Then I suited up and sprayed the first, very light coat. A few hours later, once it was dry, I went back and touched up some of the black areas - the acidic clearcoat compound easily eats through the decals, so you have to barely mist it at first. 

The second coat went on a bit thicker, but my gun was clogged and I had to get a new one.

The third coat went on thick, but something else went wrong and the finish was marred by a few dozen pockmarks, caused by moisture or dust or something in either the compound or the air line.  I immediately filled the divots with an eyedropper and they turned out okay.

Finally, I had enough stuff left for a light topcoat and this one yielded thousands of pockmarks - an evenly pebbled surface. I hereby concede that I am terrible at clearcoating and will avoid it in the future at all costs.  I can sand the pebbling down when I reach the polishing phase, so it's not a big deal.

For now, though, the results are too embarrassing to post in photos and the clearcoat requires several weeks to cure before I can sand or polish.


Thursday, December 3, 2015

Job 8: Decals

The painting is done, but there are some parts of the playfield art that take a different approach. Namely, the black circles around the inserts and the six scoring labels that I repainted.  That's where we use waterslide decals - the same kind that come with model car and airplane kits.

First, I created a graphic with the text and shapes that I need and printed it on special decal paper in four colors (even though it's all black) on a laser jet printer.  Then, I cut out the shapes, soaked them one at a time in water, placed them on the playfield and slid the backing paper out gently.  Here's the work in progress:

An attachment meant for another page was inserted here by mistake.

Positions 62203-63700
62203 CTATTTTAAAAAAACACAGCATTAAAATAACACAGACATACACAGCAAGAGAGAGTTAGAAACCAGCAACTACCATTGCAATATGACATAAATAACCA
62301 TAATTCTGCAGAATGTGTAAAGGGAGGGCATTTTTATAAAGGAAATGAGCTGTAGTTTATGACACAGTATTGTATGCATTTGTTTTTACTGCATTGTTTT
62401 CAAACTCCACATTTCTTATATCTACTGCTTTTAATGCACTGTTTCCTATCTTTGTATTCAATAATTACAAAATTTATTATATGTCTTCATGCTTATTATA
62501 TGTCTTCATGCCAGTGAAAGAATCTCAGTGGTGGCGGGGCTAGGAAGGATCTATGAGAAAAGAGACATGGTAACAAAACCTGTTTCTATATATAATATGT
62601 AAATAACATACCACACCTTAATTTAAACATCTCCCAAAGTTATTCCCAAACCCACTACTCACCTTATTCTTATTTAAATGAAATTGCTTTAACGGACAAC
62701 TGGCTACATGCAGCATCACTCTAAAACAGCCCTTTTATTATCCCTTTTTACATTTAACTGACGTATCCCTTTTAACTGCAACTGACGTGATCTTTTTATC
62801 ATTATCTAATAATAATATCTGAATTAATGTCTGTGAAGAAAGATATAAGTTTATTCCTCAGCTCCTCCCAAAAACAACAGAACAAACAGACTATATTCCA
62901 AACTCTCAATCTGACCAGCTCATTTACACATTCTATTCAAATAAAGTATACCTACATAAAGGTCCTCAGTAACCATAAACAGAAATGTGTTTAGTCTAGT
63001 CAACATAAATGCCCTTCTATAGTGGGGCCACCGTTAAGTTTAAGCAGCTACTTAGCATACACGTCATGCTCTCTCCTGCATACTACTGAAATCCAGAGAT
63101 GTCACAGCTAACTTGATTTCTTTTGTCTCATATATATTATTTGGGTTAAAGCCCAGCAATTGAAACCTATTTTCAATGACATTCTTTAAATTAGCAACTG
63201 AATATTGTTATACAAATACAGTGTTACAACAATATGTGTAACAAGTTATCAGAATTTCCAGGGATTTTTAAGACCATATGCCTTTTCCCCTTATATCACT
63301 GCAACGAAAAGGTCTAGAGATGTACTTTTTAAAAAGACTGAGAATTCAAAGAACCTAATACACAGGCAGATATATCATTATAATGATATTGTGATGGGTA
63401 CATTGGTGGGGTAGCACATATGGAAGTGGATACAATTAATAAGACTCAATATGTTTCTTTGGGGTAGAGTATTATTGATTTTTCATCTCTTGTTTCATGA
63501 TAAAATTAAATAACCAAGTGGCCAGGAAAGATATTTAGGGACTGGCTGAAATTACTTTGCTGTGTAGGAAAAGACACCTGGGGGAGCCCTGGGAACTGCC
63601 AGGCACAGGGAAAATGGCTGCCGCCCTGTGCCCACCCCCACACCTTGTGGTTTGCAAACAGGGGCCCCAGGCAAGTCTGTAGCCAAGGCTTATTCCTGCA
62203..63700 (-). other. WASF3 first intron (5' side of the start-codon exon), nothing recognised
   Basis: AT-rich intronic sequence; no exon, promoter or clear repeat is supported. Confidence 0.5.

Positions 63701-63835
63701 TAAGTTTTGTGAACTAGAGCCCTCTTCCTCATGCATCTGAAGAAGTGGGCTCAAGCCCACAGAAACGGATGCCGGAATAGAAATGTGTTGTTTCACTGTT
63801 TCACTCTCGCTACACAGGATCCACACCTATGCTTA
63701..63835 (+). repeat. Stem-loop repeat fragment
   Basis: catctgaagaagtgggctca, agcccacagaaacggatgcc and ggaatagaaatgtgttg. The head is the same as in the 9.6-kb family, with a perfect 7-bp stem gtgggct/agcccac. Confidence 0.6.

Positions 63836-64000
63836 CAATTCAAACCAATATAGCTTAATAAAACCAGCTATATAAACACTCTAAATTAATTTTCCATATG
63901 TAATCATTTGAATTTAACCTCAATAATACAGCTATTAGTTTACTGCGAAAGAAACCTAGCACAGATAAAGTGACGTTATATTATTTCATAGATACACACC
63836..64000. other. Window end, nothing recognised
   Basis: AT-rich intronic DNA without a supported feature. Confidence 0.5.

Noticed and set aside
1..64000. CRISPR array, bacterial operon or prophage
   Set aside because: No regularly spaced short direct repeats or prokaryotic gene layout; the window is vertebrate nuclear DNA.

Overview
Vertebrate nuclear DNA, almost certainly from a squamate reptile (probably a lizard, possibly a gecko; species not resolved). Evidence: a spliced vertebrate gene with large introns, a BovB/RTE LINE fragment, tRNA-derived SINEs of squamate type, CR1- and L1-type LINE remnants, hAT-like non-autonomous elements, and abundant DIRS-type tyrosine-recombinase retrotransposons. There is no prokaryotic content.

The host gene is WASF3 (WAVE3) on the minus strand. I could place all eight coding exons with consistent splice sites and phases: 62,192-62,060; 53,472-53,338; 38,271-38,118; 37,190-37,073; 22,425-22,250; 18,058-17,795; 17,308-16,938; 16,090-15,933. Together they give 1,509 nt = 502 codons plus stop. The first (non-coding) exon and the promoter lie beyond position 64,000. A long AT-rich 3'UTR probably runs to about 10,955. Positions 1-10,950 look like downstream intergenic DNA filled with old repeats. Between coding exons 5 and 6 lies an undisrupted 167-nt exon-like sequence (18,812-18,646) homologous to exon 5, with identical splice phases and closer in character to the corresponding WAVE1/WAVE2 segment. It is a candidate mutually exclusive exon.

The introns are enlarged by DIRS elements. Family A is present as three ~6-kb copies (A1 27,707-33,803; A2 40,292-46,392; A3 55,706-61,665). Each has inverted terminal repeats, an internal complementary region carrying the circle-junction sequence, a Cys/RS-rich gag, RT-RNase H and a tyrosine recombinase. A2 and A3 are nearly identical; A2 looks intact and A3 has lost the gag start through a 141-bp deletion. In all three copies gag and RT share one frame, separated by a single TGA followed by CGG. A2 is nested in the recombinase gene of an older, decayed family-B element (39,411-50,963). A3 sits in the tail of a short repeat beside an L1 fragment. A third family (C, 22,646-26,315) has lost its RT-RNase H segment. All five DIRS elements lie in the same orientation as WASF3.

The L and P have decals and the A and I do not.  Two down, 22 to go.  Here's that same part of the playfield an hour later:

Just for comparison, here's the whole playfield before decals...

... and after:

A vast improvement, I'd say.

Thursday, November 26, 2015

Job 7: Painting the Playfield

Here's another job best done in phases. Step one of repairing the playfield paint is touching up the smaller dings and scratches with a brush. It's already much improved.

There are some larger areas, however, where a brush leaves ugly streaks and a different approach is required. Time to upgrade to airbrushing.  The first areas I'll tackle are the solid white blocks that will lie under the playfield plastics. I'm starting here because there's no paint matching required, they cover a lot of area, they've yellowed with age and because brightening the playfield under the plastics will reflect more light and create a brighter game.

I started by applying clear adhesive frisket, carefully cutting out the shapes and masking the rest of the playfield with scrap paper.

Then, I sprayed it with white paint.

I removed the masking paper...

 ... and the frisket...

... and did a little cleanup around the edges. You can already see a huge improvement.  Next, I'll repeat the process with some of the more damaged off-white target labels and part of the swoosh that runs through the upper left.